1653: He visits London and meets John Wilkins who was to later to become one of the founders of the Royal Society of London. Wilkins had just been appointed as Warden of Wadham College in Oxford and led what was referred to as the “Invisible College” which was an anti-scholastic organisation of Oxford intellectuals and the forerunner to the Royal Society. Wadham encourages Boyle to live in Oxford but he decides not to live in college with Wadham but hires his own rooms so that he could conduct his experiments. Here he met many important scientists such as John Wallis, Savilian Professor of Geometry and Christopher Wren although he never held a university post himself.

Robert Hooke Robert Boyle
Plaque to Boyle and Hooke in Oxford High Street

1660: Boyle works with experiments on an air pump designed by his assistant Robert Hooke. He found many discoveries including that sound does not travel in a vacuum. He also proved that flames needed air to burn and life also needed air.

1661: Robert Boyle argues against Aristotle’s four elements of earth, air, fire and water and said that matter was made up of small corpuscles, which were built up by different configurations of primary particles. Although he owed a debt to Renee Descartes, Descartes did not believe in a vacuum but an all-pervading ether.

1662: Boyle’s Law first appears which states that the pressure and volume of gas are inversely proportional. Many scientists including Thomas Hobbes said that a vacuum could not exist but Boyle proved that it was theoretically possible. Hobbes declared that Boyle’s results must be because of some otherwise unknown event. He also works on the calcination of metals, the properties of acids and alkalis, specific gravity, crystallography and refraction and was the first to prepare phosphorus. He is also appointed as a director of the East India Company and tirelessly tries to bring Christianity to the lands where it traded.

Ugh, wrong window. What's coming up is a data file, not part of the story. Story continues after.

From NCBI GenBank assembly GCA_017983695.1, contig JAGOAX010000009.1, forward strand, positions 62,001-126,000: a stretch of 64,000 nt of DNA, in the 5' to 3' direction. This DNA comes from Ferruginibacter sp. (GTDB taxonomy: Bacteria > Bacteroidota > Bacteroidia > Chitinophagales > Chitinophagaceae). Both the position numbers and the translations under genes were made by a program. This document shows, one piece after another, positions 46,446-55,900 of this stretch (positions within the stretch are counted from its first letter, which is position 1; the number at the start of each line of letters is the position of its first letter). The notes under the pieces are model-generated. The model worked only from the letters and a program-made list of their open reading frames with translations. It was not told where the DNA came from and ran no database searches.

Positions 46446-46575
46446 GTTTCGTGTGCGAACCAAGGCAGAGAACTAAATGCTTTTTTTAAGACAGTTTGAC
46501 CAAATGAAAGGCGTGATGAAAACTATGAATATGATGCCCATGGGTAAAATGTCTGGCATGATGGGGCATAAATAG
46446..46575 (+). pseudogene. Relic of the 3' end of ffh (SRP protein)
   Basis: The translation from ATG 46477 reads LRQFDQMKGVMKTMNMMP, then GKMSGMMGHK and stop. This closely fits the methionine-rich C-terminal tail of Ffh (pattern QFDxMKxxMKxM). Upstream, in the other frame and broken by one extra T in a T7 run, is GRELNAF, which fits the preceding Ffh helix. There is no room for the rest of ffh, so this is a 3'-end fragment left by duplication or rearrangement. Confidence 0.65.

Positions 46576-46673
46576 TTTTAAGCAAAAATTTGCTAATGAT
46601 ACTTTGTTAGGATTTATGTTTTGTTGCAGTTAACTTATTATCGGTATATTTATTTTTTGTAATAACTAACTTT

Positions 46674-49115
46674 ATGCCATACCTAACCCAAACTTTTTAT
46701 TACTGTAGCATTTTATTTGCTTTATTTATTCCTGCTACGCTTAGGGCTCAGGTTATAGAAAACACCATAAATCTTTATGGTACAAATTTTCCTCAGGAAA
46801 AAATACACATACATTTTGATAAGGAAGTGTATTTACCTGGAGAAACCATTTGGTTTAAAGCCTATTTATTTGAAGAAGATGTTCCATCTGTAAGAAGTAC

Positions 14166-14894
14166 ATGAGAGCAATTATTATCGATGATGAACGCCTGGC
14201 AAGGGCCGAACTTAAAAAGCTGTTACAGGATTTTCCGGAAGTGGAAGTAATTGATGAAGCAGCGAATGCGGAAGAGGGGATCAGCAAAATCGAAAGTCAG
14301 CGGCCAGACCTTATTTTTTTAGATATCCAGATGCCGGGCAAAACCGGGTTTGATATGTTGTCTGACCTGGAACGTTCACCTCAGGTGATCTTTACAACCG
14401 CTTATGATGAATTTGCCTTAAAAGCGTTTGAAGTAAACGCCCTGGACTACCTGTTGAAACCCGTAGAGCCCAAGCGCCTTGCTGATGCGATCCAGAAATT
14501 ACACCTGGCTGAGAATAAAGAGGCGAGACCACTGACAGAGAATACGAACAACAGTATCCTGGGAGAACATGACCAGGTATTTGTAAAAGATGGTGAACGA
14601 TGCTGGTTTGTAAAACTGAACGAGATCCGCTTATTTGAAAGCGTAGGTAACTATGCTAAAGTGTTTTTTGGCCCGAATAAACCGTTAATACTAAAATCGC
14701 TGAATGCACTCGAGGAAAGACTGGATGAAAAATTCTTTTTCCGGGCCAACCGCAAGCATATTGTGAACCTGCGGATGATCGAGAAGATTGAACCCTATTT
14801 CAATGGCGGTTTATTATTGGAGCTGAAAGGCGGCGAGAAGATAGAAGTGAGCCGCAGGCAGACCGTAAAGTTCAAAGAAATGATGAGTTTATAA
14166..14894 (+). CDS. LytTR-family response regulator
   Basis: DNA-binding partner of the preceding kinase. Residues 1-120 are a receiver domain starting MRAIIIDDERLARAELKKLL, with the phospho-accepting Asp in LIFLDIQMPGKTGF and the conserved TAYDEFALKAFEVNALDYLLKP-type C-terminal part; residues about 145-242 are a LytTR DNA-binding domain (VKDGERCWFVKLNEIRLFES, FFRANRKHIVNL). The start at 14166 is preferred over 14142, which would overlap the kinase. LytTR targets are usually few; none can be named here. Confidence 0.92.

1664: He begins to work on optics and colours although his work in this field was not as successful. He always acknowledged the work of his pupil Robert Hooke as superior.

1668: Robert Boyle leaves Oxford to live with his sister Lady Ranelagh in London.

1670: He has a stroke but his health returns gradually.

1672: He states that the work of Isaac Newton on colour theory was more superior to his own and should replace it.

1680: Although one of the founding father’s of the Royal Society of London Boyle declines the offer to become its President as he believed he could not swear the necessary religious oaths.

1691: Death of his sister Katherine a week before he himself died. Boyle had lived and worked with her there for the last twenty years.

When and Where did he Die?

31st December 1691, London, England of “paralysis” (probably a stroke).

Age at Death:


Written Works:

1660: “New Experiments Physico-Mechanicall”.
1661: “Physiologocial Essays”.
1662: “Sceptical Chymist”.
1666: “Origin of Forms and Qualities”.
1664: “Experiments and Considerations Touching Colours”.
(1692): “General History of the Air”.


Never married.

Site of Grave:

St. Martin’s-in-the-Fields, St. Martin’s Place, London, England.

St Martin's in the Fields, London St Martin's in the Fields
St Martin’s in the Fields, London (copyright  Anthony Blagg)

Places of Interest:


The Science Museum.
The Royal Society of London.
St Martin’s in the Fields.